The Art of Communicating Science: traps, tips and tasks for the modern-day scientist


Figure 1: The use of imagery is an effective way to convey messages to the general public. Which illustration would you choose for a public lecture? Image sources: US National Snow and Ice Data Center.

In a true test of modern-day communication, the participants at the 2nd PAGES Young Scientists Meeting traveled virtually from the 26°C heat of a Goan afternoon to a brisk -2°C morning in New York City to join Gavin Schmidt (NASA, USA) for a lesson in the art of science communication. During this session, Gavin then delved into the nuts and bolts of why scientists are ethically obligated to publicly communicate their science and how communicating it well is an increasingly challenging but important aspect of our profession. This article highlights Gavin’s tips for effective public communication, some common traps scientists fall into, and tasks or next steps our community needs to take to improve the public’s access to accurate, high-quality scientific information.

Despite the general public's interest in science, it is often hard to know where to go for accurate (and understandable) scientific information. In a world of rapid and wide dissemination of knowledge and opinions, it is increasingly important to communicate outside the scientific community. Not only do we have an obligation to communicate broadly, due to the typically high proportion of science funding coming from the taxpayer, but broad communication is essential to avoid misuse or misinterpretations of our work and to slow the propagation of scientific misconceptions.

Crucially, many of the important scientific concepts that need to be conveyed are simply not “news”. For example, the physics of greenhouses gases will undoubtedly never make the headlines yet it is a fundamental building block to being literate in the issue of climate change. Communicating these types of facts requires scientists to step beyond traditional avenues of communication. Gavin emphasizes that we, as a community, need to engage with social media and web-based communications, in addition to traditional means of communication (e.g. press releases, interviews and essays). People increasingly rely on the internet as a primary source of information, which means there is a need to provide more accurate and appropriate information online through scientists’ blogs, videos, and social media platforms. We need to use this diverse set of tools to not only convey our expertise but importantly, to engage with different audiences.

The challenge of clearly communicating the intended scientific message to the public is not insurmountable but requires an understanding of what works and what does not work. Falling into typical science communication traps can quickly turn an interview, article or outreach event into a counterproductive debate or an unintended source of misleading information. Here are some common traps and points on what does not work:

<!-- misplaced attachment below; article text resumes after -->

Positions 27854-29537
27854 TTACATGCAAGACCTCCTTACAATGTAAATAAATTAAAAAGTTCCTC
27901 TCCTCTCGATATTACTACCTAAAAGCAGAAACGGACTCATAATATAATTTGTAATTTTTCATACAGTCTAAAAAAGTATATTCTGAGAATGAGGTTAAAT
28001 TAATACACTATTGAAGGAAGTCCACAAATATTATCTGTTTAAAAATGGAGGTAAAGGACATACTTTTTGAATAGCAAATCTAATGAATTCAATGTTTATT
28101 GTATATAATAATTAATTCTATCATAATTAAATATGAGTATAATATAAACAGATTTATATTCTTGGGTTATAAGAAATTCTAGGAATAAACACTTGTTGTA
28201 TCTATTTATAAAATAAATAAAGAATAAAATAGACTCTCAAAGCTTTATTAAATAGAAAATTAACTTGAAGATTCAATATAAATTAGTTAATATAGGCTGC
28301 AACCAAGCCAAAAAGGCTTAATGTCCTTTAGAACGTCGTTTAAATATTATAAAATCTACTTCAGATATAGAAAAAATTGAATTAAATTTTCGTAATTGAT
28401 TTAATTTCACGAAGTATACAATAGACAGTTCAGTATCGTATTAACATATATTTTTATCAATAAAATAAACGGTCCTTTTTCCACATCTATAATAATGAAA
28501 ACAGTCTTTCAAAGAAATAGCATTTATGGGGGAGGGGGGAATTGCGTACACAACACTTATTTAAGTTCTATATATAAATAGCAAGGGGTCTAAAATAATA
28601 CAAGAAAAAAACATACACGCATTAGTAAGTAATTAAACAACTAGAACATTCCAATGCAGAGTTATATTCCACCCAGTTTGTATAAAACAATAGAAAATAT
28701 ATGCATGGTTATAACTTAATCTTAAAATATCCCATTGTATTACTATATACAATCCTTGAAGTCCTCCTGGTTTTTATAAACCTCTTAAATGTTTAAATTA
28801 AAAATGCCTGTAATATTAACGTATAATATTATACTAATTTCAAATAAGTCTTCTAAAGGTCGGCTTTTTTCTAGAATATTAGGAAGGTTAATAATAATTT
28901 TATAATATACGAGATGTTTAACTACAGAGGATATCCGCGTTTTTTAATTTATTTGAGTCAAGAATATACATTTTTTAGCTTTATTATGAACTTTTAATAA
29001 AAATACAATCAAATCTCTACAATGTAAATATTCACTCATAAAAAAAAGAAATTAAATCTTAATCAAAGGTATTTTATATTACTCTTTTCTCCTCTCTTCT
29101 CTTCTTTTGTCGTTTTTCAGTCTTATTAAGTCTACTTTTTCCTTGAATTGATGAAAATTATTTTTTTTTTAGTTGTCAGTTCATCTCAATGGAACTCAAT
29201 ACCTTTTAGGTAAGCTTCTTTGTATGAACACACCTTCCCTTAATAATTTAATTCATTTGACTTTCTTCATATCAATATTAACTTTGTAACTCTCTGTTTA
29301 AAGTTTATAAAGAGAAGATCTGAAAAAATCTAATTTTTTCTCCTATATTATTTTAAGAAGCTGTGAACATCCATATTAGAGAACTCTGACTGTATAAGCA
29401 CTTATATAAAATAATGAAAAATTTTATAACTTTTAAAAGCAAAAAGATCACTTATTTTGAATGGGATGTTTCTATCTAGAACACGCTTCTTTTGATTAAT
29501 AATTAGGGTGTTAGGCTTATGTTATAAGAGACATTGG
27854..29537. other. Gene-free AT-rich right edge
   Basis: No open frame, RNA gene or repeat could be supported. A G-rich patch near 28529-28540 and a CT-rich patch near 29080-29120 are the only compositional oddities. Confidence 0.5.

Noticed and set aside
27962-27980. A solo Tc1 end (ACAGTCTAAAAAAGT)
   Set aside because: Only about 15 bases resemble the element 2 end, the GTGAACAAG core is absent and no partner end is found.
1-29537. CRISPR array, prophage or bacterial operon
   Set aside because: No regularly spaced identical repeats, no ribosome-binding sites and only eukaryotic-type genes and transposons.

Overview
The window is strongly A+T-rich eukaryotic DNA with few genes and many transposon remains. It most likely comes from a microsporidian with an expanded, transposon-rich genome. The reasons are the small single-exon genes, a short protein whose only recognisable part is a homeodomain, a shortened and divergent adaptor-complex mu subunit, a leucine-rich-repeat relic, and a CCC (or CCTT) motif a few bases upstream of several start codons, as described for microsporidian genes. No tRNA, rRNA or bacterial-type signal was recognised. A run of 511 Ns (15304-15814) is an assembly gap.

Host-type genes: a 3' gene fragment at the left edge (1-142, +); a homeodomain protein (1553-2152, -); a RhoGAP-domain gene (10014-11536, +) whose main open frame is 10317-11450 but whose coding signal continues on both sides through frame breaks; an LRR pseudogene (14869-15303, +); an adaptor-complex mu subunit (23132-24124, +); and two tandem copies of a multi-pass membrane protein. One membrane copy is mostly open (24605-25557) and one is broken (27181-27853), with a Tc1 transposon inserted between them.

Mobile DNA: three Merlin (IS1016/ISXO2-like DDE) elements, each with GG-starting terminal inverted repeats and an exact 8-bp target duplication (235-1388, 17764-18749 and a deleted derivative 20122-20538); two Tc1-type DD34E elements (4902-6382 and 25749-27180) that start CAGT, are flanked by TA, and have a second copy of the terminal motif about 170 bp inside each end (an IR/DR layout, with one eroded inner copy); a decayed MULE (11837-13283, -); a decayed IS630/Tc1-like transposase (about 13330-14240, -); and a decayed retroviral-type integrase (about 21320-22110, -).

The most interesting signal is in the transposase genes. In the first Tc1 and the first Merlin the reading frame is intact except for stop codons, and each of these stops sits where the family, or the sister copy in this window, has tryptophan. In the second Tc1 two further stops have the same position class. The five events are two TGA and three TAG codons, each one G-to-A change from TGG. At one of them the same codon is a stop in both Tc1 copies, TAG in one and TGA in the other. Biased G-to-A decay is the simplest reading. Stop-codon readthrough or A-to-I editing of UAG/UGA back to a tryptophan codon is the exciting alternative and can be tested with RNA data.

• Avoid talking too much about technical details and avoid technical debates

• Avoid using jargon that you don’t take time to explain

• Avoid scientific stereotypes, e.g. arrogance or elitism

• Avoid triggering issues of free speech, data access, and secrecy

• Do not respond poorly to criticism by getting angry or taking it personally

• Always distinguish between personal opinion and scientific consensus

• Try to understand the context in which your statements will be heard or read

• Try to defuse pseudo-debates but do not ignore them

• Avoid sensationalism and over-extrapolated conclusions

In order to get your audience to engage with your science, you have to engage with your audience. Several easy tips that can improve the strength and resonance of your message include:

• Listen to what your audience is interested in or concerned about

• Use imagery and animations. These can often create a deeper connection for the audience (e.g. see Fig. 1)

• Make it personal: use personal, relatable stories that remind people that we are “normal”. Personal anecdotes often generate excitement and engagement

• Always remember the big picture and the reasons why you are a scientist

• Be a credible and trustworthy guide and take advantage of the generally held feeling of public admiration towards scientists

• Promote the investigative nature of science

• Provide accessible context outside of the technical literature

• Always underscore what can and cannot be concluded from your work

As mentioned above, we live in an increasingly connected world with growing access to information (and misinformation). Our collective task is to ensure access to appropriate and understandable scientific information. The key to success relies on a collaborative approach in which we all rally together and begin to communicate the importance of science and the scientific process. En masse we can begin to change the public perception of science, and can contribute to developing a more scientifically literate society. Making use of the above tips, learned from the frontlines of public science communication, can help to initiate this process and move our community in the right direction. Now it is time to get blogging, writing, and tweeting!

For further reading, see Gavin’s recommendation:

Category: Open Highlights | PAGES Magazine articles

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